Japan Times: Eikaiwa Gaba: “NJ instructors independent contractors w/o labor law coverage”, could become template for entire industry
Posted by arudou debito on October 27th, 2010
Hi Blog. Dovetailing with yesterday’s post on NJ’s treatment at unemployment agency Hello Work, here’s more on how weak NJ’s position can be when they ARE hired, in this case by Eikaiwa company Gaba, who says their NJ staff aren’t covered by Japanese labor laws. Arudou Debito
THE JAPAN TIMES Tuesday, Oct. 19, 2010
THE ZEIT GIST
Gaba teachers challenge ‘contractor’ status
Union fears employment model could mark first step on slippery slope for eikaiwa firms
By JAMES McCROSTIE, courtesy of the author
Instructors first formed a union in September 2007 and, according to union members, met with company representatives for talks. However, managers always refused to enter into serious negotiations, arguing the instructors were not employees and, as itaku — independent contractors — weren’t covered by Japanese labor laws.
Determining who qualifies as an employee and who can be classed as an independent contractor isn’t always clear. However, the method in which workers are scheduled and their place of work are important considerations…
In its financial report, the company argues that because it doesn’t designate working time or location and doesn’t give specific instructions for lesson content, it considers its instructors to be independent contractors…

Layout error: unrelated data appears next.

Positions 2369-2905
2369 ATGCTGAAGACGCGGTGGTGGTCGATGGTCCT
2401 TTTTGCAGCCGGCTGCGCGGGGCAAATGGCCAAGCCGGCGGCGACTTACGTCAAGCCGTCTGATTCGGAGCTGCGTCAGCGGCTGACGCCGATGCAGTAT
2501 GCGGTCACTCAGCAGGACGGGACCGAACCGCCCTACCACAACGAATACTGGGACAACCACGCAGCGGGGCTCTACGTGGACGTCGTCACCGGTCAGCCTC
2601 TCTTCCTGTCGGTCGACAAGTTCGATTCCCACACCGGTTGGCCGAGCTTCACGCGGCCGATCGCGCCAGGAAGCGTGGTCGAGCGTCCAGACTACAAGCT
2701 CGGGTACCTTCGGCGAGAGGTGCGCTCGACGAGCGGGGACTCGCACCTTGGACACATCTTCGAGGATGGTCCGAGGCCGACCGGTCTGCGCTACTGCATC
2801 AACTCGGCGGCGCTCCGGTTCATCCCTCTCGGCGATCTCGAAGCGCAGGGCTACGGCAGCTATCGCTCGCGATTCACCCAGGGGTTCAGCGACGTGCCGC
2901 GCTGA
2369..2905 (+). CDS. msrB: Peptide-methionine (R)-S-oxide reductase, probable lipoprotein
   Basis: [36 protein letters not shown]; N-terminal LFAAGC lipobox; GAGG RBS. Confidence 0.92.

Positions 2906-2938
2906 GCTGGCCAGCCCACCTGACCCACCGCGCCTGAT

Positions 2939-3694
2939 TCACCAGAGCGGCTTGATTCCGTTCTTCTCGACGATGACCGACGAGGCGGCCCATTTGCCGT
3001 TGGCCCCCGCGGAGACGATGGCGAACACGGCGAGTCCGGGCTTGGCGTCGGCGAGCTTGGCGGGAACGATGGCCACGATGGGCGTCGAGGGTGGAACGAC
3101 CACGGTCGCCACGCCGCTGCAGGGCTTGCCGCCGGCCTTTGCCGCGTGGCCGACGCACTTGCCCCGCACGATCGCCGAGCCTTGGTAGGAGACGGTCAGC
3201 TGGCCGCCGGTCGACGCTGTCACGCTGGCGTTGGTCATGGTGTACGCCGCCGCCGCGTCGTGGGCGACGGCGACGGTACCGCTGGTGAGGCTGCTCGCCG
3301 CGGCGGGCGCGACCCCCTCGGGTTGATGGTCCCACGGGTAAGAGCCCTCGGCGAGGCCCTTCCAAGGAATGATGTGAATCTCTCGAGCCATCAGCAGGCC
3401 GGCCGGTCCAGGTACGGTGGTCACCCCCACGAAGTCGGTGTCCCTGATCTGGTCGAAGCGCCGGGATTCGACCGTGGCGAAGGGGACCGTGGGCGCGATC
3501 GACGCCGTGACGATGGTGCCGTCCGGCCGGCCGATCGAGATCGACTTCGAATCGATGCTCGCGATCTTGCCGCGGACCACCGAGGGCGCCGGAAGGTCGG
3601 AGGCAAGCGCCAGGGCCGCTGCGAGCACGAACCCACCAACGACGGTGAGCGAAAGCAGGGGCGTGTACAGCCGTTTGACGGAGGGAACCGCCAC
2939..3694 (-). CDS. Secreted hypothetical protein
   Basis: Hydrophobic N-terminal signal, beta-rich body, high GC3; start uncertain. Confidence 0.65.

Japan’s Statistics Bureau’s annual Labor Force Survey shows the number of nonregular workers has increased steadily since 1999, after the Japanese government started relaxing regulations to make it easier for companies to hire workers outside their regular employment system. In 1999, 25.6 percent of Japan’s labor force was classified as nonregular. By 2009 the figure had increased to 33.7 percent.
Employing instructors as independent contractors allows Gaba to reduce labor costs… Combs warns that instructors at other schools may also face being shifted to independent contractor status in the future.
“Gaba lowers the bar on the entire industry, and it will tempt other companies to try the same thing,” he says.
Ringin agrees that the stakes are high in the union’s battle with Gaba over the individual contractor issue.
“If Gaba gets away with using the itaku system, Berlitz and the other chains would be crazy not to follow.”